the centre of the world(2001)
director: wayne wang
molly parker, peter sarsgaard, carla gugino

 
. Director Wayne Wang is critically known for movies like Slamdance, Smoke and Blue in the Face, films that donít really work, but suggest something interesting -- the epitome of independent filmmaking. His mainstream success with The Joy Luck Club doesnít seem to have tempted Wang to repeat himself, obviously, as his latest film -- shot on high definition video, the low-cost hip media for todayís credibility-concerned cineaste -- features two characters in a hotel room, gently strafing each otherís psyches in a manner familiar to anyone who lived single through their twenties. Bridget Jones it ainít.

Molly Parker and Peter Sarsgaard play two current stereotypes -- the sexy boho girl who strips for rent money, and the millionaire geek with stunted social skills. The geek, flush with dot-com riches -- alas, the film is already dated as it hits the theatres -- hires the stripper to spend a weekend with him in Las Vegas. Money exchanged for love -- or a decent facsimile -- is hardly a shocking situation, and the heartbreak that ensues is even less surprising.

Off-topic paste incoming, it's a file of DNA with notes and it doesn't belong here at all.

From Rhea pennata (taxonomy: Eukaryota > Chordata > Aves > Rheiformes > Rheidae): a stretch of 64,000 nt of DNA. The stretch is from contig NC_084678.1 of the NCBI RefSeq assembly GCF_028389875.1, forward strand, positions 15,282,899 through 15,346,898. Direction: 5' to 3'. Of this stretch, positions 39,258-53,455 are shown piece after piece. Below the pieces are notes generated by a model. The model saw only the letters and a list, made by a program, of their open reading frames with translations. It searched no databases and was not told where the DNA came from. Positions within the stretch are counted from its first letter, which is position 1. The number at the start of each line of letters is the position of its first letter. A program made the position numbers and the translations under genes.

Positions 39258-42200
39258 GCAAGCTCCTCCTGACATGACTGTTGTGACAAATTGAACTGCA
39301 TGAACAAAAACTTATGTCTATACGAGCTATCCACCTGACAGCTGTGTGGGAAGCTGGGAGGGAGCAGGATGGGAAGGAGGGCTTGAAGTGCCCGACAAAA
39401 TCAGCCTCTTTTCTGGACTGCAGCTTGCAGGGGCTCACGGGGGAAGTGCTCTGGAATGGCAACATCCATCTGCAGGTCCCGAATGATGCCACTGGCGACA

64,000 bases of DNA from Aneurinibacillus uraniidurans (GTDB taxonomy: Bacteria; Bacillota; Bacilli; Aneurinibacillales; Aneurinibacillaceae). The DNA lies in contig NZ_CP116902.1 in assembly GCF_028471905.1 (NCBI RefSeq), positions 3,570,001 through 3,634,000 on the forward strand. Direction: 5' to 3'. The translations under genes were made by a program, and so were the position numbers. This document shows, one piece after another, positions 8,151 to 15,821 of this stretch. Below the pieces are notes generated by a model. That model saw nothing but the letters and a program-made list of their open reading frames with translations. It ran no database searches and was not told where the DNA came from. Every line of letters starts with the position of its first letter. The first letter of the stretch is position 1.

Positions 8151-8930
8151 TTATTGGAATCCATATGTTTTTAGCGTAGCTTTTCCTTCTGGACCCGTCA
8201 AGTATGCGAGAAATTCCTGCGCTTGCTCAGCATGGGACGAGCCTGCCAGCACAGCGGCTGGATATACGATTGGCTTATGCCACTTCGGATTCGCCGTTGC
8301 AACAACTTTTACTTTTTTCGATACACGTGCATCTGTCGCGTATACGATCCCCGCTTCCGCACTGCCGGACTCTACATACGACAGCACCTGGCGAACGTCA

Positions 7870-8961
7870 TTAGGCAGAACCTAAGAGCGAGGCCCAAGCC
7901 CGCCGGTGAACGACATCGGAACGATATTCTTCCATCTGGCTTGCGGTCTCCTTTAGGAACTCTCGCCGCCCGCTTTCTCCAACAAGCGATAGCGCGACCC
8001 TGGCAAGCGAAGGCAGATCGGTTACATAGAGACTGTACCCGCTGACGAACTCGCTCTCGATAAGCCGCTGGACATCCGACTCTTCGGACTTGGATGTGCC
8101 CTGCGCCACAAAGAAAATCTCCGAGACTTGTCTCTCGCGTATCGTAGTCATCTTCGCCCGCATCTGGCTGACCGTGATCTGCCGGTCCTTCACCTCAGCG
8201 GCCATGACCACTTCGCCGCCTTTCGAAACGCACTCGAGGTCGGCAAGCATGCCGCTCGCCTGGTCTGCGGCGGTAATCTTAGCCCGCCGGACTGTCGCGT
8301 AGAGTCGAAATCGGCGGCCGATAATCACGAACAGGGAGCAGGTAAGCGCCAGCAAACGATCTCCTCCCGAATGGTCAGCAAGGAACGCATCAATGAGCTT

As the object of desire, Parker is well cast. Strikingly slim, even featureless, Parkerís body seems computer-modelled, like a subtler cousin to Lara Croft. Sarsgaard does a good job of making the geekís thwarted desire seem sympathetic, even familiar to those who recall the tendency of young people to play games of chicken with sex and love. 

Itís a compelling film, overall, even if the outcome is obvious enough, and the self-consciously arty touches -- a properly literary explanation of the meaning of the title notable among them, perhaps courtesy writer Paul Auster -- serve to remind us that weíre watching a very carefully contrived story, one that strives mightily to capture some very specific flavour of the times. Inevitably, Wangís film only manages to appear dated. One day, years from now, it might serve as a kind of time capsule, a kitschy yet ironic souvenir of unhappy youth, at the end of the century, as imagined by their elders.


 
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